Massachusetts Remembers Hiroshima and Nagasaki

(Cambridge) Aug. 5 – On the 78th anniversary of the atomic attack on Hiroshima and Nagasaki, Massachusetts, peace activists and faith groups across Massachusetts will gather and reflect, calling for worldwide abolition of nuclear weapons.   

Saturday, August 5

Northampton, 11am, King/Pleasant and Main Streets

Commemorating Hiroshima and Nagasaki

Brookline, 2pm, Coolidge Corner Library, 31 Pleasant Street

7th Annual Hiroshima-Nagasaki Peace Memorial

Sunday, August 6

Pittsfield, 8am, Park Square

78 Years Since Hiroshima 

Springfield, 2:30 pm, City Hall, 36 Court St.

78th Anniversary Remembrance of Hiroshima/Nagasaki Bombings

Fall River, 6pm, Veterans Memorial Bicentennial Park, President Ave.

Hiroshima Day Commemoration

Cambridge, 6pm, Friends Meeting, 5 Longfellow Park

Hiroshima/ Nagasaki Commemoration

Andover, 7pm, Old Town Hall, 20 Main St.

Commemorating the Victims of Nuclear Weapons in Hiroshima and Nagasaki

Worcester, 7:30 pm, Worcester Peace Park, Pleasant & Winslow Sts.

Hiroshima Remembrance

Watertown, 7:30 pm, Watertown Square, Main St at Spring St.

Remembering Hiroshima and Nagasaki

Monday, August 7

Bridgewater, 6pm, Public Library, 15 South St or online

African Americans Against the Bomb: Presentation & Conversation with Vincent Intondi

Wednesday, August 9

Walpole, 5pm, Walpole Common, 5 West St.

Remembering Hiroshima and Nagasaki: Never Again

Easthampton, 5:30 pm, Emiliy Williston Library, 9 Park Street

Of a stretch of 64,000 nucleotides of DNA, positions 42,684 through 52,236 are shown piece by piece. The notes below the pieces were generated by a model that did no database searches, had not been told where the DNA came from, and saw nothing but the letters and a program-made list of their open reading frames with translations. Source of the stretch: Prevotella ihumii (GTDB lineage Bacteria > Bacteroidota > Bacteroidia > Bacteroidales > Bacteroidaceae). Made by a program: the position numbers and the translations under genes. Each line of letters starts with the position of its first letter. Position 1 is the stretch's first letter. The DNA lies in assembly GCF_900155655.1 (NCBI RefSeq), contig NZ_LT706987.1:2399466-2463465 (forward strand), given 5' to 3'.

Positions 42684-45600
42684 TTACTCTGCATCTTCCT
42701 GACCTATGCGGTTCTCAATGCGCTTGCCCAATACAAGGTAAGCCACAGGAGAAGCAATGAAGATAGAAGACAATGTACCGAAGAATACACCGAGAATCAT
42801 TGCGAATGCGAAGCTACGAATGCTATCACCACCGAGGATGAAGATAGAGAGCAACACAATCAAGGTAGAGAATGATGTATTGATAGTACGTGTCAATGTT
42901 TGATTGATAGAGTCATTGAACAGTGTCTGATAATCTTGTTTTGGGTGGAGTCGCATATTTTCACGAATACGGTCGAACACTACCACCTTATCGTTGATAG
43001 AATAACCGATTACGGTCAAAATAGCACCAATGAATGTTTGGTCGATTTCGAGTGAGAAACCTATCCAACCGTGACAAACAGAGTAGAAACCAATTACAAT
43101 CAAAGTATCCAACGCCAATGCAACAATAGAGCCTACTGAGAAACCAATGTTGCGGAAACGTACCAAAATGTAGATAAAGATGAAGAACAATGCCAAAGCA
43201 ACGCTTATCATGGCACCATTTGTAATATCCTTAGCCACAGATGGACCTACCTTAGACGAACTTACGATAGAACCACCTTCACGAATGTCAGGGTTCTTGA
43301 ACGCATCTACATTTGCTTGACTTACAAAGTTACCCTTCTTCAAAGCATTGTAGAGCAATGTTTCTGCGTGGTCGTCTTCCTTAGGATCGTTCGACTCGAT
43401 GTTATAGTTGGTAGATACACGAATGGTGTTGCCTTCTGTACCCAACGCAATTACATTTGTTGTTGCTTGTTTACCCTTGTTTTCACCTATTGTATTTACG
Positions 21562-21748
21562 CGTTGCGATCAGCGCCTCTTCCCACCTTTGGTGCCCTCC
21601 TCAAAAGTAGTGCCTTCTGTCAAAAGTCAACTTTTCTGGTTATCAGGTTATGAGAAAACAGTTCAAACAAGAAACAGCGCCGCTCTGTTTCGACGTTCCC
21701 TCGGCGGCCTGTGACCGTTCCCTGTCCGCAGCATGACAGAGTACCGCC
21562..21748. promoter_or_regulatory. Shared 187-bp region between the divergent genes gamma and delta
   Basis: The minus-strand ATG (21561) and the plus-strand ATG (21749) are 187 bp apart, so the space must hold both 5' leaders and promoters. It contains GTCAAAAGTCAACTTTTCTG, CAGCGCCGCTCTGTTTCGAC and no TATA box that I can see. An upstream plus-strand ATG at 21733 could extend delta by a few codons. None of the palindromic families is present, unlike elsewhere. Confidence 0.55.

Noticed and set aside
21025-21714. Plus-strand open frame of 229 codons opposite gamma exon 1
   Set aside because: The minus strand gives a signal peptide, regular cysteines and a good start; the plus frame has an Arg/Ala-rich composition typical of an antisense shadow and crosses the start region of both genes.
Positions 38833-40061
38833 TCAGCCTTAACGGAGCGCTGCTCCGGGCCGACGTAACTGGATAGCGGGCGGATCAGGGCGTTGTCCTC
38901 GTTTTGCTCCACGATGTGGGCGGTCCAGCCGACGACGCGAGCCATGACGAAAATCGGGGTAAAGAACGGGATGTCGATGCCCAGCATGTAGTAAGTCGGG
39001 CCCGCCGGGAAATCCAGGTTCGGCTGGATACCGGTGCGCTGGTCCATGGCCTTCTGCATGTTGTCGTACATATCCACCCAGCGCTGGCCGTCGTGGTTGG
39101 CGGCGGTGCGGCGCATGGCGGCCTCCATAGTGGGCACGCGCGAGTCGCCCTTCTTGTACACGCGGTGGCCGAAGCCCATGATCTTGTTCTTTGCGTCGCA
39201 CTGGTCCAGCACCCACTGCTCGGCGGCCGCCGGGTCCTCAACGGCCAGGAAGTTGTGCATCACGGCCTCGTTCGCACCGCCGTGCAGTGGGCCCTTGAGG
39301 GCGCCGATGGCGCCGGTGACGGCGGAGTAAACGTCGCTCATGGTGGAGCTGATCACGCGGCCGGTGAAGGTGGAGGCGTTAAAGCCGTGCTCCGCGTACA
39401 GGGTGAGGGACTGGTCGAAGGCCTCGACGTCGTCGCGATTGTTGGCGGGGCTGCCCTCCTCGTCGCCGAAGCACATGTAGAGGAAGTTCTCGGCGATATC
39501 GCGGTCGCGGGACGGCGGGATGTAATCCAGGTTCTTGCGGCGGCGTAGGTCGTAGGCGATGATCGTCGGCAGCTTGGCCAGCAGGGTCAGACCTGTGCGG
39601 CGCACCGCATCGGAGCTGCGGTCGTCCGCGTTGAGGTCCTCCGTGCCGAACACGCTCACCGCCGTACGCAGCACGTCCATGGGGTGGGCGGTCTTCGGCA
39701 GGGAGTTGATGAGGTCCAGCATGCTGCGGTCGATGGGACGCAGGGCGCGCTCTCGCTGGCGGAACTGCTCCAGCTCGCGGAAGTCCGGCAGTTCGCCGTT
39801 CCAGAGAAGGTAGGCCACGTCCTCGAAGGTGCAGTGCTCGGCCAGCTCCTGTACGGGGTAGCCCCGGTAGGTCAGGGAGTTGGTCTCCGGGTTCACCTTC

Commemorating Hiroshima & Nagasaki

Bridgewater, 6pm, Public Library, 15 South St. or online

Arts & Peacebuilding: One Example from Children of Hiroshima

Our annual resistance to the presence and use of nuclear weapons is even more important this year as we face the tangible threats of escalation in Ukraine, cold war with China, and the effects of climate change.




“Why do we stand in silence and float candle boats”?

  • To remember the more than 210,000 killed, and the many more injured, by the U.S. nuclear attack on the Japanese cities of Hiroshima and Nagasaki on August 6 and 9 in 1945.
  • To remember the original five nuclear states , the U.S., Russia, U.K., France, and China, have not taken serious action to abolish nuclear weapons, which has led India, Pakistan, North Korea and Israel to also acquire nuclear weapons.
  • To remember that the U.S. should support the Treaty on the Prohibition of Nuclear Weapons and adopt a “No First Use” doctrine: the U.S. must never be the first to use nuclear weapons.  Tell your member of Congress to cosponsor H.Res.77
  • To remember that the danger of nuclear war is ever present and that without a powerful grassroots movement dedicated to nuclear abolition, the unthinkable, another Hiroshima or Nagasaki, is possible.